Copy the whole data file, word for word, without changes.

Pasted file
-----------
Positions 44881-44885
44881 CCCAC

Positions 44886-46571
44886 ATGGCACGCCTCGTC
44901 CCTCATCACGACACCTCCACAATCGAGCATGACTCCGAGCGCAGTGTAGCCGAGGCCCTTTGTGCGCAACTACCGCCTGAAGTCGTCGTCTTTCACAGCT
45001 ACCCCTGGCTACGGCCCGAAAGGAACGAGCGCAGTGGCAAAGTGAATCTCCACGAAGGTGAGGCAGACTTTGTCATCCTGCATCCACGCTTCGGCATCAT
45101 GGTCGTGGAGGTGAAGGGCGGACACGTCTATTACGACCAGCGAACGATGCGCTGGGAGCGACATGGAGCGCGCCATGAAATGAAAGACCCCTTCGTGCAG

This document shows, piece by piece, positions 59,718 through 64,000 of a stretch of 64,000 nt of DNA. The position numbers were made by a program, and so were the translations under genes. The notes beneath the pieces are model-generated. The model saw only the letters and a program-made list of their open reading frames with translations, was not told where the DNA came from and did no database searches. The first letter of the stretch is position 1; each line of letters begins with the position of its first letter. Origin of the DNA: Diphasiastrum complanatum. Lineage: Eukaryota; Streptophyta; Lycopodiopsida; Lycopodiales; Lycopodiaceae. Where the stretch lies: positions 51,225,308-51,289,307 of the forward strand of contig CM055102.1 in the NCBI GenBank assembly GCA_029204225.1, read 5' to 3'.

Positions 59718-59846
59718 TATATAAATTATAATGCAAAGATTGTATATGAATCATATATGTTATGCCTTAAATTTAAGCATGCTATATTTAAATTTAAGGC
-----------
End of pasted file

Positions 44881-44885
44881 CCCAC

Positions 44886-46571
44886 ATGGCACGCCTCGTC
44901 CCTCATCACGACACCTCCACAATCGAGCATGACTCCGAGCGCAGTGTAGCCGAGGCCCTTTGTGCGCAACTACCGCCTGAAGTCGTCGTCTTTCACAGCT
45001 ACCCCTGGCTACGGCCCGAAAGGAACGAGCGCAGTGGCAAAGTGAATCTCCACGAAGGTGAGGCAGACTTTGTCATCCTGCATCCACGCTTCGGCATCAT
45101 GGTCGTGGAGGTGAAGGGCGGACACGTCTATTACGACCAGCGAACGATGCGCTGGGAGCGACATGGAGCGCGCCATGAAATGAAAGACCCCTTCGTGCAG

This document shows, piece by piece, positions 59,718 through 64,000 of a stretch of 64,000 nt of DNA. The position numbers were made by a program, and so were the translations under genes. The notes beneath the pieces are model-generated. The model saw only the letters and a program-made list of their open reading frames with translations, was not told where the DNA came from and did no database searches. The first letter of the stretch is position 1; each line of letters begins with the position of its first letter. Origin of the DNA: Diphasiastrum complanatum. Lineage: Eukaryota; Streptophyta; Lycopodiopsida; Lycopodiales; Lycopodiaceae. Where the stretch lies: positions 51,225,308-51,289,307 of the forward strand of contig CM055102.1 in the NCBI GenBank assembly GCA_029204225.1, read 5' to 3'.

Positions 59718-59846
59718 TATATAAATTATAATGCAAAGATTGTATATGAATCATATATGTTATGCCTTAAATTTAAGCATGCTATATTTAAATTTAAGGC